Invenergy optimizes wind farm maintenance with Infor EAM Mobile
September 5, 2017
When Invenergy, LLC turned to mobile devices to support enterprise asset management (EAM) for a large, spread-out wind turbine farm, the Chicago-based company ended up conserving dollars as well as energy. It also positioned itself as a leader in the effort to reduce the environmental footprint of electricity generation.
The original goal wasn’t quite so far-flung, Operations Support Manager Frank Santiago told participants during an education session at Inforum 2017 in New York City. At the outset, the operational imperatives behind the shift to mobile had to do with optimizing and digitizing turbine maintenance operations, and streamlining asset management with better, more up-to-date data.
In that sense, Invenergy’s journey is typical of companies across multiple industries and sectors. Often, they initially adopt the mobile version of EAM for immediate, tactical reasons, but gradually reap bigger benefits that might have been hard to imagine when they first began the transition.
From paper to digital
Like many asset management operations, Invenergy’s maintenance checklists were paper-based when Santiago and his team first began considering new technology options several years ago.
“The technicians would go out with their paper checklists and fill out the steps that were complete, sometimes legibly, sometimes not,” he recalled. “That paper had to be uploaded into EAM, then stored in binders for physical record-keeping.”
At its most basic, “mobile was our way to get that data out of the binders and into a reportable format. That was the driving force behind this.”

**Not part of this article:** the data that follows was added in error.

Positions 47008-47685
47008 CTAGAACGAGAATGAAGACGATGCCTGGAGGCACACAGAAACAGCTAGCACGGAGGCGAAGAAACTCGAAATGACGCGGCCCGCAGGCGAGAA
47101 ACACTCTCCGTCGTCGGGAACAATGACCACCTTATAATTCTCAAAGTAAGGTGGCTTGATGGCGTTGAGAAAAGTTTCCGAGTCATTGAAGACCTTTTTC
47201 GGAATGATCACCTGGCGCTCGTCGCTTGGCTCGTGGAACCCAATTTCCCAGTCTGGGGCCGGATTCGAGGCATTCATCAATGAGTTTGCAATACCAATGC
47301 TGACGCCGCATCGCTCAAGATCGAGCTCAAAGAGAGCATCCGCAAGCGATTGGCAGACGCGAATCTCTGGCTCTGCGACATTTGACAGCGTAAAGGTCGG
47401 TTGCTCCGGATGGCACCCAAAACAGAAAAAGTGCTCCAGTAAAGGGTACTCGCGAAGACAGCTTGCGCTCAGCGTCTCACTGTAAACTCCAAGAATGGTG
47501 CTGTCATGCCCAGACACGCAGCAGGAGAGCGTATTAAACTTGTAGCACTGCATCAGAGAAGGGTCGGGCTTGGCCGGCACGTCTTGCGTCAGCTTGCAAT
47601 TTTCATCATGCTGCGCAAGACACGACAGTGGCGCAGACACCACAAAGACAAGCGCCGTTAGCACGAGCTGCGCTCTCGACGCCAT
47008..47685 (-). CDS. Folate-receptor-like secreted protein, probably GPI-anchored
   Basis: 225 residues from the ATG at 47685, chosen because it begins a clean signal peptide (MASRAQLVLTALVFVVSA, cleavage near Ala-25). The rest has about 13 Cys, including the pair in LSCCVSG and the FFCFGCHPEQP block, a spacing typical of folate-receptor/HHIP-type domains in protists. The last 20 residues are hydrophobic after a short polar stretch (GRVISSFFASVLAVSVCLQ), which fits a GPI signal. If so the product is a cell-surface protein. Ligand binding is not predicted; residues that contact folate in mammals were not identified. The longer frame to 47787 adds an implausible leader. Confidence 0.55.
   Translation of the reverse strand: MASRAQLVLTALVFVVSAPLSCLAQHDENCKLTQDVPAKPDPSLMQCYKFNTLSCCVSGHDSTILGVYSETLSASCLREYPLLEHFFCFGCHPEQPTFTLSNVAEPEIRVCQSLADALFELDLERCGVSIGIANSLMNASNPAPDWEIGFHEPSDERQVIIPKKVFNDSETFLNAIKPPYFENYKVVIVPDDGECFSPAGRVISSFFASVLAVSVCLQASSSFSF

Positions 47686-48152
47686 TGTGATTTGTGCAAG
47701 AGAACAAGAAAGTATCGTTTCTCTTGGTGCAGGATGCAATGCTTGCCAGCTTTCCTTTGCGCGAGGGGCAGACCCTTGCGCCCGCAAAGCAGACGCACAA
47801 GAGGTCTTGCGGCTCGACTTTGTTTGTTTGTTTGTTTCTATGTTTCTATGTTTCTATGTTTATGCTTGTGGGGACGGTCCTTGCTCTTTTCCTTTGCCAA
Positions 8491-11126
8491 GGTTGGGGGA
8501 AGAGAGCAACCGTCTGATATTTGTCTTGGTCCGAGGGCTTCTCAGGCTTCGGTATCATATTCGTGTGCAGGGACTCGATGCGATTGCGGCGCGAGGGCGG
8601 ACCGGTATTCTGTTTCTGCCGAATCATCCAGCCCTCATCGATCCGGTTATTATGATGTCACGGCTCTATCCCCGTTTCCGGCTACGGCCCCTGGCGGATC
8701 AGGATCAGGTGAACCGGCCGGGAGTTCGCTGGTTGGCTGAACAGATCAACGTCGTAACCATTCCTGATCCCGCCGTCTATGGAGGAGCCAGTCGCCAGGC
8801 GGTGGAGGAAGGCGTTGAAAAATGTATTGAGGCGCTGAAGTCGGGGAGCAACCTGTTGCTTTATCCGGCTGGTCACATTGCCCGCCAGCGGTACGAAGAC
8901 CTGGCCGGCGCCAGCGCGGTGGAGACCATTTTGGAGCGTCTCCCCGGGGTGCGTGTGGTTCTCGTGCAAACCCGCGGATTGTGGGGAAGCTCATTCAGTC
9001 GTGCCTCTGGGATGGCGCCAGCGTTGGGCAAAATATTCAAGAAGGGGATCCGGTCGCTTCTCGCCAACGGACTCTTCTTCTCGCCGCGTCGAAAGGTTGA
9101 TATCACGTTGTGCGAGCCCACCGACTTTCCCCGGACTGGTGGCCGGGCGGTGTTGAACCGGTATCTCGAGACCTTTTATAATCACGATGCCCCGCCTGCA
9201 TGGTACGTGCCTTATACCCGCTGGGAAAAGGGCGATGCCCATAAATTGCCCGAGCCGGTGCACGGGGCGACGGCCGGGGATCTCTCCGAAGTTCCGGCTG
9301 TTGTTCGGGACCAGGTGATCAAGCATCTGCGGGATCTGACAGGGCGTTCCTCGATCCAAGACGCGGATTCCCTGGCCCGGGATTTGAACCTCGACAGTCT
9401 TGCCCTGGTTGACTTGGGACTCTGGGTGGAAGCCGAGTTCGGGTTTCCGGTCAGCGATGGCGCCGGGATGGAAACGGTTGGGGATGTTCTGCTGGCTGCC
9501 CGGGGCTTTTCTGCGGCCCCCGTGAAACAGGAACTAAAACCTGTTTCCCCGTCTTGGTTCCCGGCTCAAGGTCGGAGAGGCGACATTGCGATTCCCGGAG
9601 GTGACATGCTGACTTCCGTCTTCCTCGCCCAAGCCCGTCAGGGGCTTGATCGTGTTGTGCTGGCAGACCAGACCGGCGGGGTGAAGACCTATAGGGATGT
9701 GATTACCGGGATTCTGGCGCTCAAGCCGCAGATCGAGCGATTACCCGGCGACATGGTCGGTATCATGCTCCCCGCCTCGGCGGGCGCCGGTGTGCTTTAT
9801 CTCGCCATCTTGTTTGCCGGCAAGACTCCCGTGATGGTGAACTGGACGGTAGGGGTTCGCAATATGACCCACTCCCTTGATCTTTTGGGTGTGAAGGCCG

The transition began modestly, with three Apple iPads delivered to the Invenergy facility in Gratiot County, Michigan in 2015. “I had to convince people that this was a good step forward,” Santiago said, and the beta test was an essential step to “get all the stakeholders onboard and signed off.” A second trial involved a small collection of Android Galaxy tablets at a wind farm outside Seattle.
The two tests delivered valuable feedback that led to a series of refinements and error fixes before the company moved to fleet-wide implementation. But “once we had a smooth, reliable program that wasn’t holding up maintenance, and was actually adding positive impacts, we planned a pretty aggressive rollout schedule,” Santiago said. Over a six-month period in 2016, the company extended its mobile platform across all its North American operations, buying one iPad (with drop-proof cover) for each maintenance crew.
Optimizing the system
Sometimes it isn’t enough to move the system away from paper. To truly optimize its asset management operations, Invenergy had to get the paper out of the system.
Even after the rollout, Santiago explained, maintenance management was still based on “paper” copies, filed electronically in PDF form. The physical binders were gone. But key operational data still wasn’t reportable, which meant the company still wasn’t using its own front-line experience to track trends, identify and solve maintenance hot spots, and optimize deployment of personnel and resources.
The solution was to introduce mobile checklists in a format that is comfortable and recognizable for technicians. Their devices give them immediate access to central data and a record of their work is stored when it is done. The searchable, end-to-end system is particularly useful for a consolidated operation with multiple units—in this case, dozens of wind turbines on a single site—where periodic changes in ownership or share structure can produce sudden calls for complete maintenance records on one or several specific devices.
All of those capabilities make EAM Mobile a “powerful tool that can be expanded into other applications,” Santiago told his audience. “With EAM, we’re putting the work orders at the technicians’ fingertips, literally and figuratively.”
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